For the past few months, Perpetual Federal Savings -- the area's largest savings and loan association -- has been writing selected customers to offer a discount ranging from 10 percent to 20 percent in exchange for early repayment of mortgages.
While Perpetual noted the arrangement's obvious advantages to the S&L -- it gets back money lent at low rates to lend again at high rates -- the association also called it "a great opportunity for our customers."
The Washington Post asked its family financial adviser, E. M. Abramson, to examine the advantages and disadvantages the Perpetual proposal created for one customer. The customer provided details about his finances on the condition that his name not be used.
Abramson found that in this instance (which could apply to other homeowners in similar circumstances) the Perpetual offer could cost the customer from $400 to $3,000 depending on how he invested his money. It must be assumed that the customer would be making maximum use of the money he otherwise would be paying back to Perpetual. Not included in the calculation is the risk factor that some investments may turn sour.
"You can pick up in today's money market approximately the same money they can" with the funds you retain, Abramson said. In addition, by saying yes, a customer may trade an income-tax deduction for additional tax liability.
"There are defintely going to be cases where it's not to a person's advantage to pay it off," said Perpetual President Thomas Owen. "It depends on a customer's tax bracket, on the remaining balance and the original monthly payment."
Owen said the biggest advantage is how it affects a customer's cash flow and the advantage of owning a home free and clear. "I don't think it's a program that is for everybody, and that's obvious from the response," he said. Owen noted that the buy-back program ultimately may help Perpetual with its taxes.
The customer whose circumstances Abramson examined owed $21,108, payable over 16 years at a long-ago rate of 6 3/4 percent. Perpetual's offer was extended to customers holding mortgages at rates of 9 percent and below.
The estimated interest to be saved by taking advantage of Perpetual's offer was $11,500. But at the same time, based on the customer's high tax bracket, he would forfeit an estimated $6,800 in D.C. and federal taxes saved through the interest-rate deduction. That leaves a net cash saving of approximately $4,700.
On top of that, the customer would be eligible for a 15 percent discount from Perpetual for paying off his mortgage now. The discount would be worth about $3,100, bringing total savings to approximately $7,800. However, Abramson added that an Internal Revenue Service spokesman said it appeared as if the customer would be liable for taxes on the $3,100 saved through the discount.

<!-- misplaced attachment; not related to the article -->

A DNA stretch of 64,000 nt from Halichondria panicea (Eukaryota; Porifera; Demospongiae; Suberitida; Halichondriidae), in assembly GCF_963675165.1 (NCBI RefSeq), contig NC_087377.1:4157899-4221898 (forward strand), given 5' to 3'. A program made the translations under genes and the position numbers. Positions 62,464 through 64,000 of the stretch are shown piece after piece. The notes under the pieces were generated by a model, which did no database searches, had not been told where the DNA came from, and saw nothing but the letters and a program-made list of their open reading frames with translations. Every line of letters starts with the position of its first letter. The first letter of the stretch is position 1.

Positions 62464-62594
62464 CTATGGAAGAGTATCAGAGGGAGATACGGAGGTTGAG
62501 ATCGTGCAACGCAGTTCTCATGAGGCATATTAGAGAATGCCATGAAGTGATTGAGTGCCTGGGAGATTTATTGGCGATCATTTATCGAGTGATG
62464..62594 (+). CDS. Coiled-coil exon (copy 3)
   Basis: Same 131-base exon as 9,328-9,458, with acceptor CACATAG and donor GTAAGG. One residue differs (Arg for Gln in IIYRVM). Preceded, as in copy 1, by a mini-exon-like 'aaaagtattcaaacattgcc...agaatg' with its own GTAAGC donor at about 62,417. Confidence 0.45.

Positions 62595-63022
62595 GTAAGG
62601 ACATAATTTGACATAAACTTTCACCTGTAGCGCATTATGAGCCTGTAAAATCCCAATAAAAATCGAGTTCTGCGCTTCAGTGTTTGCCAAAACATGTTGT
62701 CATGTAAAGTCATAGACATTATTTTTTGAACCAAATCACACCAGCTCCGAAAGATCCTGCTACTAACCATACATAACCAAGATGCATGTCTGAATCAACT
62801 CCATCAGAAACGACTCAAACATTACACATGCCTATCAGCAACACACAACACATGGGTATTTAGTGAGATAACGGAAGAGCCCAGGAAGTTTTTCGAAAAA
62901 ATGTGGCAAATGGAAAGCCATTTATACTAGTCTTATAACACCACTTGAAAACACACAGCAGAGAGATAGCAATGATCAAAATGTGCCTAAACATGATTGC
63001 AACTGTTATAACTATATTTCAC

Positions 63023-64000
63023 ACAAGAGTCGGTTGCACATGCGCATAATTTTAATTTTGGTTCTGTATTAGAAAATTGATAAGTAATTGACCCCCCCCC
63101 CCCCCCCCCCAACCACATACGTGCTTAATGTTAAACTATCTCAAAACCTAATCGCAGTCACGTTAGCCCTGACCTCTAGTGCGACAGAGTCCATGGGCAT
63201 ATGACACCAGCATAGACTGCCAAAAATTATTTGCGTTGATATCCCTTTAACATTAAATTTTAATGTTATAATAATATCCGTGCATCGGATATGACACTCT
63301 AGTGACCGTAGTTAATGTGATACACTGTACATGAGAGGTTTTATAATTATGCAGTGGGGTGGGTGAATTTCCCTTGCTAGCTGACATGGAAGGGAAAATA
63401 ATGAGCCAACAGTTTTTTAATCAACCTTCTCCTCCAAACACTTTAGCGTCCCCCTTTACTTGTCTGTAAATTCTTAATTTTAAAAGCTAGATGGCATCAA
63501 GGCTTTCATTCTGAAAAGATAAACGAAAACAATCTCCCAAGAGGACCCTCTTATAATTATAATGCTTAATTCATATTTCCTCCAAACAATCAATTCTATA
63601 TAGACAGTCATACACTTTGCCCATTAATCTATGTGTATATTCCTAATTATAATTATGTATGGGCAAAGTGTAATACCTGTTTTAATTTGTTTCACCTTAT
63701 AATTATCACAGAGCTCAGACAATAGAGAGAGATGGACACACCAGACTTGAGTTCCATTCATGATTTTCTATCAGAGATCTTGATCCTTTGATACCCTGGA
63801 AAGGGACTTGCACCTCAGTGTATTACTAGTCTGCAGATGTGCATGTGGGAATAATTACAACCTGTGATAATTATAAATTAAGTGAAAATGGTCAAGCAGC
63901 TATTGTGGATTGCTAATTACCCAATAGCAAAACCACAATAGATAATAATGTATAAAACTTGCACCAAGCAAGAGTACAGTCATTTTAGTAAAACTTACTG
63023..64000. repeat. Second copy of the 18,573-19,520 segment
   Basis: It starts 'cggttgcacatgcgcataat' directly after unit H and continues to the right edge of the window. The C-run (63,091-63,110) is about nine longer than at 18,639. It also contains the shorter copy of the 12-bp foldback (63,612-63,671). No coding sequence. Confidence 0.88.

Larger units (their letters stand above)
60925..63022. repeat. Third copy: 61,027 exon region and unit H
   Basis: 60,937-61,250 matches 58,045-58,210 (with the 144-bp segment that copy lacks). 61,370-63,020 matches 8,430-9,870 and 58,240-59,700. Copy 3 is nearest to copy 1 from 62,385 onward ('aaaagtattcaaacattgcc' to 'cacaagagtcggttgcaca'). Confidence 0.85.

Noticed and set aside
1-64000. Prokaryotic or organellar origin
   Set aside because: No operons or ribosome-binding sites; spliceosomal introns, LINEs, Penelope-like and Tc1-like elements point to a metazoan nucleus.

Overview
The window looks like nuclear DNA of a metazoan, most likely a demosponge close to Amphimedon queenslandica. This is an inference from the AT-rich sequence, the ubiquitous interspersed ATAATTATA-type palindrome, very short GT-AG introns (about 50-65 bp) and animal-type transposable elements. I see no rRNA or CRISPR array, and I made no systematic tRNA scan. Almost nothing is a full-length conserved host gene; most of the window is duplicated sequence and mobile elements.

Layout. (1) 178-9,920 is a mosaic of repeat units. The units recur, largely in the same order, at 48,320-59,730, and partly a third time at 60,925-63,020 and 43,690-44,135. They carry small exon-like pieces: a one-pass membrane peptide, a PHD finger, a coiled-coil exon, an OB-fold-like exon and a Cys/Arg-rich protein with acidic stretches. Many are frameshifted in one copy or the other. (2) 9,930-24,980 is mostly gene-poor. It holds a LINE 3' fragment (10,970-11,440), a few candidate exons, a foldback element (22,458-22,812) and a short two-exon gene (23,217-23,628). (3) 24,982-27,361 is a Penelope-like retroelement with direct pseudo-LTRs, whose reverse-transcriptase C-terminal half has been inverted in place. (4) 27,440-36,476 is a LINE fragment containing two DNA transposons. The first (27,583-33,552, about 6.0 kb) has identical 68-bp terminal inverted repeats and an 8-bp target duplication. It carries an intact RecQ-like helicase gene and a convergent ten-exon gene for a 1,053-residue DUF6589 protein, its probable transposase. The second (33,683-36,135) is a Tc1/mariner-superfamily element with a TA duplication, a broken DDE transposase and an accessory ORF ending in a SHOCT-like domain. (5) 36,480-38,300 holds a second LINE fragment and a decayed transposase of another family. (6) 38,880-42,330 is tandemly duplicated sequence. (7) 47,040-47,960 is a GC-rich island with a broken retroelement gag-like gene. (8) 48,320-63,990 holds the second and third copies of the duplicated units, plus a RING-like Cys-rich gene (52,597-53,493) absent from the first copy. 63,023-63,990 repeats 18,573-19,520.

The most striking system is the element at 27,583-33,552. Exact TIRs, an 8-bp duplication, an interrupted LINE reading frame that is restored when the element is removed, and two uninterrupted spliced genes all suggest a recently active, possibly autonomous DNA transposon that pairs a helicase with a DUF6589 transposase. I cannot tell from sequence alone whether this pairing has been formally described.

Tax increases would reduce the savings to $5,900.
To get the discount, the customer must pay $17,942 -- the principal still owed on the mortgage after the discount is subtracted.
To finish the analysis, Abramson assumed that the customer declined the offer, retaining the $17,942 to invest, with the amount available to invest declining each month by the amount of the monthly mortgage payment.
"If he didn't pay off and kept the $17,942 and invested it in corporate bonds paying about 11 percent," the customer could earn about $15,800 over the 16 years. After taxes, the earnings would amount to approximately $6,300.
In that case, the customer could be $400 better off by not taking Perpetual up on its offer.
Owen noted, however, that industrial bond rates quoted yesterday were in the range of 10.12 percent to 10.39 percent rather than at 11 percent.
If the customer invested in tax-exempt bonds rather than corporate bonds -- a better investment considering his tax bracket -- the difference would be more dramatic. Assuming an 8 percent rate of return, the customer could earn approximately $8,800 with the $17,942 and would be almost $3,000 better off by declining the offer.
"The only offsetting advantage is the psychological relief of having the mortgage paid off," said Abramson.
Owen said he expects Perpetual will continue to make similar offers to customers in the future. "Perpetual is particularly fortunate in that our reserves are the third highest among 100 major banks and savings and loans, so we can afford to take losses -- which we are doing on this offer," he said.
On the other hand, the loss will be recouped by Perpetual when it relends the money paid back under the program. Owen also said that registering the loss on its books will help with the association's taxes.
"Since our reserves are so high, we no longer qualify for the bad-debt deduction almost every other S&L in the country qualifies for," he said. With that deduction, Perpetual could be paying 30 percent taxes rather than 46 percent, he said.